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Artificial, Vat-Grown Meat: Yum or Dumb?

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Ngeyä Sa'nok:
While it's probably a lot smarter than factory farming and wasting land for large herds, I personally like hunting better. It gets you outside and you build a connection with nature.  ;D

wisnij:
Nitpick: cultured meat is not "artifical".  It's real animal tissue, just grown in a different manner.

Simply growing muscle tissue is not difficult; we can do that today.  The challenges are making large-scale production feasible, and making the results palatable to humans (proper texture, connective tissue, etc).  In the long run, once the engineering details are worked out, in vitro meat is a very good idea.  It could be better for humans because we can control exactly what goes into it -- imagine beef that tastes the same but has some of its cholesterol swapped out for healthful fatty acids like omega-3s. It'd be better for the environment too because producing meat via livestock, especially cattle, is resource-intensive and generates a great deal of pollution.  It could also help reduce the overfishing of those species of fish we catch wild rather than farm.

Txur’Itan:

--- Quote from: wisnij on January 24, 2010, 09:16:23 pm ---Nitpick: cultured meat is not "artifical".  It's real animal tissue, just grown in a different manner.

Simply growing muscle tissue is not difficult; we can do that today.  The challenges are making large-scale production feasible, and making the results palatable to humans (proper texture, connective tissue, etc).  In the long run, once the engineering details are worked out, in vitro meat is a very good idea.  It could be better for humans because we can control exactly what goes into it -- imagine beef that tastes the same but has some of its cholesterol swapped out for healthful fatty acids like omega-3s. It'd be better for the environment too because producing meat via livestock, especially cattle, is resource-intensive and generates a great deal of pollution.  It could also help reduce the overfishing of those species of fish we catch wild rather than farm.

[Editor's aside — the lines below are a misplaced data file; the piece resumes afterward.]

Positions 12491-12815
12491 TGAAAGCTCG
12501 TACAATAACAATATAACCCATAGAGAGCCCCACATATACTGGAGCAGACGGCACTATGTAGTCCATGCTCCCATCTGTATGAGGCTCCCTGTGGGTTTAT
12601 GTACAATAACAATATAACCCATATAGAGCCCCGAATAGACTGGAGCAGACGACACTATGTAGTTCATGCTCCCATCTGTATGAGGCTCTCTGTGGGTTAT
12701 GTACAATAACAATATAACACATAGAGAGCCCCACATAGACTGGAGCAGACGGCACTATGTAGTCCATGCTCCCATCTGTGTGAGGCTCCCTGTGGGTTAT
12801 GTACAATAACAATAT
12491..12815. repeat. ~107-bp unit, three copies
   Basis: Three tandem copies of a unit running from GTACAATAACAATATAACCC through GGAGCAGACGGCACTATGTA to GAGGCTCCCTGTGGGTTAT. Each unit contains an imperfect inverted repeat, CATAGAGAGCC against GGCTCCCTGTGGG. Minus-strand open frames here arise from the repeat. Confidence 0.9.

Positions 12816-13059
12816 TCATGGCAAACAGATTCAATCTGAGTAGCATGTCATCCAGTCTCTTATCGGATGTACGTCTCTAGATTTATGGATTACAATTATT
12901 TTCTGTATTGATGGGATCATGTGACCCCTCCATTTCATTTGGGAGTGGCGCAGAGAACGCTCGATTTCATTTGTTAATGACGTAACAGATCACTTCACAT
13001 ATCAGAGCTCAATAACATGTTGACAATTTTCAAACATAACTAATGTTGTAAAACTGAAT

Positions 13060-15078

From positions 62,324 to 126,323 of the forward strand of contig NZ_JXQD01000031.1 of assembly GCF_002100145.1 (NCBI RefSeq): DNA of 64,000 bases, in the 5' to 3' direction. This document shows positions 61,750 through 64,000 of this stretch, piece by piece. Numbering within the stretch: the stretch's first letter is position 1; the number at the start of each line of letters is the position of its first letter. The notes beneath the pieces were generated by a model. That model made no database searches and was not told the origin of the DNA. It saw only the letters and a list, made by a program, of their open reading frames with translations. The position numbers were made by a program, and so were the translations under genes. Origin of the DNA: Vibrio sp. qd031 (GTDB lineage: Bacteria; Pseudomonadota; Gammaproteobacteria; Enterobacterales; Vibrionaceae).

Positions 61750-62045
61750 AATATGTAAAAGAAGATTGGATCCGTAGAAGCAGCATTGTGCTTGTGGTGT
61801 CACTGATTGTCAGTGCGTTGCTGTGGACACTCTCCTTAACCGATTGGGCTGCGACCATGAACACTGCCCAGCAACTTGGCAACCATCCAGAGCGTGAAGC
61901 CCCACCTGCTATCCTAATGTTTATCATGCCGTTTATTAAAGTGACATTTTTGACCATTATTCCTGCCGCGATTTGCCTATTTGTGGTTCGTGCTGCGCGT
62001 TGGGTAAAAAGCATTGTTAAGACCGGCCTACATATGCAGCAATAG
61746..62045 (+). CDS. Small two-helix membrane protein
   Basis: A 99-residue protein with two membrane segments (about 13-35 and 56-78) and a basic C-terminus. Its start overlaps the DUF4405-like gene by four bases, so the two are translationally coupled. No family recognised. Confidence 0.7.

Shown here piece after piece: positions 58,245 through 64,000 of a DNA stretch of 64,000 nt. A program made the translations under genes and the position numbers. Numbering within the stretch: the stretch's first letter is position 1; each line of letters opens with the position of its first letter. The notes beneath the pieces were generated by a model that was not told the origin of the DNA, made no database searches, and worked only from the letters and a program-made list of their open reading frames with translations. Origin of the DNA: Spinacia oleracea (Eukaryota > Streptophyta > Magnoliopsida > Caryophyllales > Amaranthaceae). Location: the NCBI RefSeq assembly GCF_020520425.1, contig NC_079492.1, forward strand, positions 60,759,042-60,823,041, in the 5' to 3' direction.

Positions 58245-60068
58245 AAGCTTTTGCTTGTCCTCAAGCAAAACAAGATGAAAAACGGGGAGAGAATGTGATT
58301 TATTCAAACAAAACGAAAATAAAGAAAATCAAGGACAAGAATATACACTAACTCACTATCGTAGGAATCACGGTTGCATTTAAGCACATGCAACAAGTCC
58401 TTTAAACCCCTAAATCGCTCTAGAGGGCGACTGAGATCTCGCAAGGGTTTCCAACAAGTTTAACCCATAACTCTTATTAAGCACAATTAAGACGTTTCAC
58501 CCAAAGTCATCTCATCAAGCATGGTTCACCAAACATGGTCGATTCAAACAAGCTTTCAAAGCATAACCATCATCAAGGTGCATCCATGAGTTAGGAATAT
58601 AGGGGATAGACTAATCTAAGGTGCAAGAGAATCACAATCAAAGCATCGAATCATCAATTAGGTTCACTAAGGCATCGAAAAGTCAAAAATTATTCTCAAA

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Once they modify the molecules that enter the cells, it takes on artificial attributes. Some artificial alterations can be beneficial as you say, others can be like high fructose corn syrup (tastes wonderful but is killing us)...

Aröen:
All that story remind me on Matrix and the artificial meat that taste and look like natural, but its just a fiction. I could use something like that, for my figure  ::)

Robert Nantangä Tirea:
Interesting thread!

Personally? If it's food, I'll eat it. So yes, I would eat it. I"m not very "picky" so to speak.


--- Quote ---But do they? Look at population trends worldwide; in places where there is plenty to eat (the "First World") the birthrate goes down as parents concentrate resources on raising one or two healthy kids. As it is, with food scarce, they breed like rabbits because they expect a high attrition rate. It's counter-intuitive, but there it is.

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Indeed. Developed nations tend to have a reduced birth-rate.
This idea actually brings up an intersting thought. If you looked at the rate of technological advancement throughout history (difficult to formulate a "rate" because how do you define "technology"? but just go with it for now.) and compared to population growth, would you find a limiting function? Suppose if you projected the rates down the road x-number of years would you reach a point where the average technological development of the whole world is high enough that population growth approaches zero? (note this is growth we're talking about, not continuity. zero-growth rate in this case would mean an average per couple of 2 children + ΔP, where ΔP = {premature deaths + nonviables + gays}/{total population}. )

Are we actually destined to ensure the continuity of earth and avoid overpopulation? In that case techological innovation would be not only corporately desirable but also humanitarian. Take it a step in the mystical/spiritual direction, you could attribute this effect to a Gaia-type guiding force that to most people would seem to be the polar opposite of "technology" (technology is accused as seperating us from a connection to nature) is infact integral to technology. Technological advancement would then be a fundemental "tool" of a "Gaia"type force.


--- Quote ---This reminds me of an old sci fi story I read once... The premise was that all meat was manufactured, but one man took his son out hunting, and had "real meat", which the child described as far more delicious and succulent than the synthetic. It ended with the child examining the oddities of the creature they had hunted, most notably its pinkish skin, extruding ears and nose, and tuft of fur on the top of its head... But I digress.

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Yes, oe DO taste very good indeed  ;D


--- Quote ---Misgrown meat can mean misfolded proteins...

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This is only the case if it's YOUR cells producing the misfolding protiens. In the case of the meat, the primary reason for eating meats (vitamins/minerals aside) is the protien source. But your body doesn't use the protiens the way they are. Your digestive system breaks down protiens into their amino acid components and then provides the cells of your body with these for the production of new protiens. Your body makes MOST but not all of the amino acids it's needs, so you have to get the rest from a variety of meats/seeds/vegitables.

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